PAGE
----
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UK Muslim Wins Temporary Right to Live

Published: 24/08/2012 12:19:14 PM GMT
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CAIRO - In a shocking development, the family of a Muslim man in an apparently vegetative state have produced video evidence showing he can still move his eyes and mouth after doctors' advice to leave him die.Dr Peter Newm (more)

CAIRO - In a shocking development, the family of a Muslim man in an apparently vegetative state have produced video evidence showing he can still move his eyes and mouth after doctors' advice to leave him die.

Dr Peter Newman witnessed footage that showed a “closing of eyes and grimacing” when L's eyes were cleaned,” Jenni Richards QC, for the family, told the Telegraph reported.

“On the basis of what he had seen on the video footage, Dr Newman's view, shared with all the parties, was that Mr L was no longer in a persistent vegetative state,” he added.

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L, a Muslim man from Manchester, suffered a heart attack in mid-July, leaving him with severe brain damage.

He is tube-fed, has a catheter and does not move or respond to verbal command or physical stimulus.

Doctors said the Muslim man was in a persistent vegetative state and that ventilation or resuscitation would not be in his best interest.

Relatives of the 55-year-old pleaded with doctors to keep him alive in the hope that Allah would make him better.

After objections from the Muslim family, doctors removed the notice.

Yet, Pennine Acute Hospitals Trust applied to the Court of Protection for an order that it would not be in L's best interests to resuscitate him or put him on a ventilator if his condition worsens.

A surprise then occurred when the family filmed Mr. L grimacing and closing his eyes, which convinced Dr Newman that his condition had improved.

The expert now believed the patient was "most likely in a minimally conscious state", and the family believe further improvement may yet take place which may even lead to “verbal communication,” Richards QC added.

The Court of Protection case has now been adjourned until October 1st for fresh evidence to be considered.

NHS Trust has been ordered to ensure that the patient, known only as L, is resuscitated should his health deteriorate.

Claire Watson, appearing for the Trust, accepted that "clearly there has been a change in the diagnosis" but said it may not yet alter the care plan set out for the patient.


Avoiding a disaster of withholding a life-saving treatment for Mr. L, the case shows a controversial issue that popped up recently as hospitals applied to courts to withhold or withdraw treatment from patients.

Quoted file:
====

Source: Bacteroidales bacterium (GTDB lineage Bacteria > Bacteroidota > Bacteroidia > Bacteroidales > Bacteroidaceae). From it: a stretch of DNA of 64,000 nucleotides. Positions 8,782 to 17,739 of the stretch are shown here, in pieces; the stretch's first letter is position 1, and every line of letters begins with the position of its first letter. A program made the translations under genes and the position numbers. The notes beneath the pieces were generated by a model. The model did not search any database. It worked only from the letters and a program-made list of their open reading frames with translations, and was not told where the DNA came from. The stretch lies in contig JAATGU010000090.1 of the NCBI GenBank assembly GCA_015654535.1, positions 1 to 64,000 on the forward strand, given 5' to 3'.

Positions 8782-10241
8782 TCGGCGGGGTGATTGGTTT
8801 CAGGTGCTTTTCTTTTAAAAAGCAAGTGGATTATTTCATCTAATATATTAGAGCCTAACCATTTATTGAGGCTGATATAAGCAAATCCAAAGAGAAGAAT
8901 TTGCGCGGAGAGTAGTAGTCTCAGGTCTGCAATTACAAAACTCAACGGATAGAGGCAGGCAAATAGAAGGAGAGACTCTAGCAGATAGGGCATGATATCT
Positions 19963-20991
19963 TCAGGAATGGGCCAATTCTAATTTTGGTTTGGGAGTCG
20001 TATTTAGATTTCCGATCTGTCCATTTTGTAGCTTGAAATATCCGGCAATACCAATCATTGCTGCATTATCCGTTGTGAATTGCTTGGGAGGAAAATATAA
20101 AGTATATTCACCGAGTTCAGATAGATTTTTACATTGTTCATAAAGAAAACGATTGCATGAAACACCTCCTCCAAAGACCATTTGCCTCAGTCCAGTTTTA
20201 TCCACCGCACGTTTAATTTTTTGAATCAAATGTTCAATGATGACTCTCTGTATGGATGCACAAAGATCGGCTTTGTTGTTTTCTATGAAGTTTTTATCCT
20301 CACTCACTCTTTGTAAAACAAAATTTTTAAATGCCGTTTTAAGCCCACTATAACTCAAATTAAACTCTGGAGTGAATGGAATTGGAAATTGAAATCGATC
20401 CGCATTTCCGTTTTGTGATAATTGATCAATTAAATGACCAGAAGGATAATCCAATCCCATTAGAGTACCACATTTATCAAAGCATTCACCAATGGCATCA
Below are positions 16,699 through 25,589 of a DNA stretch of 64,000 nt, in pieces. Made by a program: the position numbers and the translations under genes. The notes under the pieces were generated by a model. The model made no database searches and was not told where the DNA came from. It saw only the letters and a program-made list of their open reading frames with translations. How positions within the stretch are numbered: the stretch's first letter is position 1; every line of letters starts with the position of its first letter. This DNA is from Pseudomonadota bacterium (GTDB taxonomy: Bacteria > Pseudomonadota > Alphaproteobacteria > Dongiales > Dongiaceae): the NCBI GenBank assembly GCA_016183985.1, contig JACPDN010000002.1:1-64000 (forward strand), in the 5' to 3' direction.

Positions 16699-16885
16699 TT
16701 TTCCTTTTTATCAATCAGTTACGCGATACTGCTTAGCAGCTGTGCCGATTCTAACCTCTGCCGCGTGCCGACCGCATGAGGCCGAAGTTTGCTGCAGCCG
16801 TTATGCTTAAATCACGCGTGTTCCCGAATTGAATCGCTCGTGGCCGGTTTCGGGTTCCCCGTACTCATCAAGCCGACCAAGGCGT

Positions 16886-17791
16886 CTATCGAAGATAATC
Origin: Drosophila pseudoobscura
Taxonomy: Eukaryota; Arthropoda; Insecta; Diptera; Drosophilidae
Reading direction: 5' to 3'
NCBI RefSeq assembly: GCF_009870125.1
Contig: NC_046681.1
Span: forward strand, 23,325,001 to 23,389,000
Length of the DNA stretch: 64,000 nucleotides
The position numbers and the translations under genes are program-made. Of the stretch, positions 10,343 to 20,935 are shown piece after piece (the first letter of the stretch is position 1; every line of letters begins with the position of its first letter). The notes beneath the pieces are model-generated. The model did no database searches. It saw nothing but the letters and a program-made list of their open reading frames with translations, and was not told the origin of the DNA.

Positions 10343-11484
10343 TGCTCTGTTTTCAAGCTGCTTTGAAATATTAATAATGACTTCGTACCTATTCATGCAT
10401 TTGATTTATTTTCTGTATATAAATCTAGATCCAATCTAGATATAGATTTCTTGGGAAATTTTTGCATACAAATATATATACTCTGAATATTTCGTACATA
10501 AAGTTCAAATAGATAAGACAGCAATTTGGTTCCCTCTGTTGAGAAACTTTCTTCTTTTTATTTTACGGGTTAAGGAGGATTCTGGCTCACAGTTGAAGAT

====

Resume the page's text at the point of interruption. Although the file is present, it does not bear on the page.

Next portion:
“The family feel vindicated in contesting the Trust's application, but even more importantly they are relieved that medically L is not in a vegetative state and there is hope of recovery,” Helen Lewis, clinical negligence solicitor with Pannone, said.

“It is certainly a sobering thought that the Trust would have put in place a ‘Do not resuscitate' order if the family had not have challenged their stance through the legal system,” she added.

In recent weeks, hospitals have gone to court to withhold or withdraw treatment from patients, in the face of opposition from religious relatives, in at least three cases.

In one case, a judge ruled that a baby left comatose after a “catastrophic accident” could have his ventilator switched off by doctors, despite his parents' belief that “where there's life there's hope”.

Another judge agreed that medics could remove life-support from an eight-year-old boy, again after his devout Christian family's pleas for him to be kept alive in case of a miracle.

Medics complain that the views of relatives are causing concern, with Great Ormond Street experts claiming that parents who believe in divine intervention are putting children through aggressive but futile treatments.

In Islam, euthanasia, which involves the act of ending the life of an individual suffering from a terminal illness or an incurable condition, is forbidden as a major sin.

As for the suspension of medical treatment via preventing the patient from his due medication which is, from a medical perspective, thought to be useless, this is permissible and sometimes it is even recommended.

Thus, the physician can do this for the sake of the patient's comfort and the relief of his family.

Reproduced with permission from